- Measures of risk appetite such as the ratio of consumer discretionary stocks to consumer staples and small caps to large caps are in decline, pointing to a changed market environment.
- Participation in this advance is thinning, as fewer and fewer stocks are making new highs with the market.
- These are the type of market conditions in which the market tops form and at the least provide juicy opportunities on the short side.
A bear market is defined as a 20%+ pullback from peak to trough, by this definition, we are in our second cyclical bull market since March 2009. In May 2011, the S&P 500 peaked at 1371 before finding a low at 1074 in October 2011. This was a 21.7% move lower.
Some of the catalysts for the move lower were the Federal Reserve ending QE2, weakness in European financial markets specifically periphery countries, the downgrade of the US by rating agencies, and Congressional dysfunction. With these factors, the Federal Reserve stepped in once again with QE3, the stock market stabilized trading in a range until early 2012 before resuming its climb higher. From the October 2011 low, today the stock market is almost 100% higher in a little more than three years time.
There are some similarities between today’s market and 2011, such as the Federal Reserve ending its balance sheet expansion and an overheated, overbought stock market. Internally, both markets were showing signs of distribution with fewer and fewer shares participating in the broader market’s advance. Both markets have had signs of risk aversion such as small caps underperforming and money flowing into more defensive areas of the market such as utilities and consumer staples.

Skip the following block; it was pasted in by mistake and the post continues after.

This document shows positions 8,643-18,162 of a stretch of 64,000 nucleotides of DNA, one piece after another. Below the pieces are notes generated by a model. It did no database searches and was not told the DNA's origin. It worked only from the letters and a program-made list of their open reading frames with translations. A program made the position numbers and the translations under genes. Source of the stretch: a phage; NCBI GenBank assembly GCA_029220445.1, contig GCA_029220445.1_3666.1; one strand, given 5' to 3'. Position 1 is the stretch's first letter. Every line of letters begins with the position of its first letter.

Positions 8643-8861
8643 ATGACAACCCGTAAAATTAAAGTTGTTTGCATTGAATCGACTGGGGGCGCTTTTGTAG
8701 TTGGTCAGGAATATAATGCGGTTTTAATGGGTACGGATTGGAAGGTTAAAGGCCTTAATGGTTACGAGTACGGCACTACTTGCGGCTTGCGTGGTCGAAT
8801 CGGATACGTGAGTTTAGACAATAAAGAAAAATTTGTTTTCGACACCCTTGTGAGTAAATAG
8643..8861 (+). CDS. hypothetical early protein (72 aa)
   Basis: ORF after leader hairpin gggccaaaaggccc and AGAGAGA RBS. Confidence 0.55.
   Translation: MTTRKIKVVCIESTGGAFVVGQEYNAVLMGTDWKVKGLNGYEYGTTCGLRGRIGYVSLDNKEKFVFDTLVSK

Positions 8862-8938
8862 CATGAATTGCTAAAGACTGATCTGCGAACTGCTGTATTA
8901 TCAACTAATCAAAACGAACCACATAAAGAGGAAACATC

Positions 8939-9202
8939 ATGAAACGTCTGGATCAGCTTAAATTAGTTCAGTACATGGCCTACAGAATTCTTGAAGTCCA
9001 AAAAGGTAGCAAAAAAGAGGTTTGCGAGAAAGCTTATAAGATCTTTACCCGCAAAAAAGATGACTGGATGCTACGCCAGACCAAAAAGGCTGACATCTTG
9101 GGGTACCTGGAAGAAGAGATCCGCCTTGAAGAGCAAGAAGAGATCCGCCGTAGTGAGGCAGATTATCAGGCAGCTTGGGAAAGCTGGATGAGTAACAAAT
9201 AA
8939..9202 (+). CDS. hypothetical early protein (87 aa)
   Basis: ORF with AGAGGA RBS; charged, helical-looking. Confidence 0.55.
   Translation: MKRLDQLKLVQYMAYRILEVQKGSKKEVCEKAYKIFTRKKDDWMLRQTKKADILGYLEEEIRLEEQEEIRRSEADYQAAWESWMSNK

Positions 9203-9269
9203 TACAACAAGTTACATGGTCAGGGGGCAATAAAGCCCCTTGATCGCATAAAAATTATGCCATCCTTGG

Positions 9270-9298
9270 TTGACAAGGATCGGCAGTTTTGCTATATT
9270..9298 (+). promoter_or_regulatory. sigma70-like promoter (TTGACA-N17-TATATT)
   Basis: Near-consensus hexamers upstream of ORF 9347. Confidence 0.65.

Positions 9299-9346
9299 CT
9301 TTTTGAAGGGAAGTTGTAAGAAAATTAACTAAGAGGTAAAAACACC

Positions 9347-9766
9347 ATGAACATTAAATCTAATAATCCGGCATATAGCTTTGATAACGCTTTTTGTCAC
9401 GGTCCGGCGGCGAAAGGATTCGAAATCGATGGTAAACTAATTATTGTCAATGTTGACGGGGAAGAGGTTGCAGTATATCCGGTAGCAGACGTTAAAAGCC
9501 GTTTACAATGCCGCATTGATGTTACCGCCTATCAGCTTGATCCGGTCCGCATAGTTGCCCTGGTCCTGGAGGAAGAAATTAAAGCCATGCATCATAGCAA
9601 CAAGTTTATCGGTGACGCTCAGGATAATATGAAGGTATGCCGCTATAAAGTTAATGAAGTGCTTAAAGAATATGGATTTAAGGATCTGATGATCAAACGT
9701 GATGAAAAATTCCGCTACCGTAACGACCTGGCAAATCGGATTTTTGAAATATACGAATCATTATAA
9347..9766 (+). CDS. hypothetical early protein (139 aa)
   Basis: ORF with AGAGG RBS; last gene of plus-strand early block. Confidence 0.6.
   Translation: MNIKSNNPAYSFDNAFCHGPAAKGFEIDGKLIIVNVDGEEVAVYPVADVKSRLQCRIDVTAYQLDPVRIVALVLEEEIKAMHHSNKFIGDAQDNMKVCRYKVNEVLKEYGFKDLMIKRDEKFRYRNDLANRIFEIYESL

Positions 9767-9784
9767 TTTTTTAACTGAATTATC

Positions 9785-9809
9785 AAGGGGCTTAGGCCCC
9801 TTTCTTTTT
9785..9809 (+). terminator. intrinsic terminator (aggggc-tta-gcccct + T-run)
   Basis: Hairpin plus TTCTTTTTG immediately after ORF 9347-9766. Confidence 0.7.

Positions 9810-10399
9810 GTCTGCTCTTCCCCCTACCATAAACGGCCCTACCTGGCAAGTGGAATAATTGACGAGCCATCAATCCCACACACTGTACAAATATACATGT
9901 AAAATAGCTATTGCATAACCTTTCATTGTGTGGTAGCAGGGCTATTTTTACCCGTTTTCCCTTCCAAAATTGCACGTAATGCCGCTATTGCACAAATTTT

Many institutions by mandate must have a certain percentage of assets in stocks, thus when they grow cautious they move into defensive names. Outperformance in these names is considered a warning sign that institutions are becoming bearish. However, one key difference between then and today is the performance of yields. In May 2011, the ten year yield was at 3.3%, while today it is at 2.3%. The lower yields are surprising given that the economy is in much stronger shape today based on employment figures, industrial production, corporate balance sheets, and consumer spending compared to May 2011.
The lower yields are less a function of the domestic economy and more due to global weakness while Europe, Japan, and China are struggling with declining growth, making additional stimulus imperative, while the US is now tightening policy. These factors have also contributed to the rapid appreciation in the value of the US dollar. So far, the US market has been immune to overseas weakness.
This is probably the number one vulnerability of today’s market, the combination of overseas weakness and US dollar strength is a powerful headwind for the revenues of multinational companies. It is remarkable that they have weathered this storm so well, so far. As detailed above, one sign of a bull market is healthy risk appetites. Two effective measures of risk appetites are the performance of consumer discretionary stocks to consumer staples and small caps to large caps. Both of these are pointing to a changed market landscape. Below are the five year versions of these charts compared to the S&P 500.
Consumer discretionary stocks are typically the fastest gainers in the early portions of the market cycle, as increased spending benefits them the most. Similarly, during a recessionary period, consumers cut this type of spending first. In contrast, consumer staples produce products such as diapers, toilet paper, soap, cleaning supplies, etc., that consumers must purchase regardless of the market environment. Thus, it is considered a defensive segment of the market.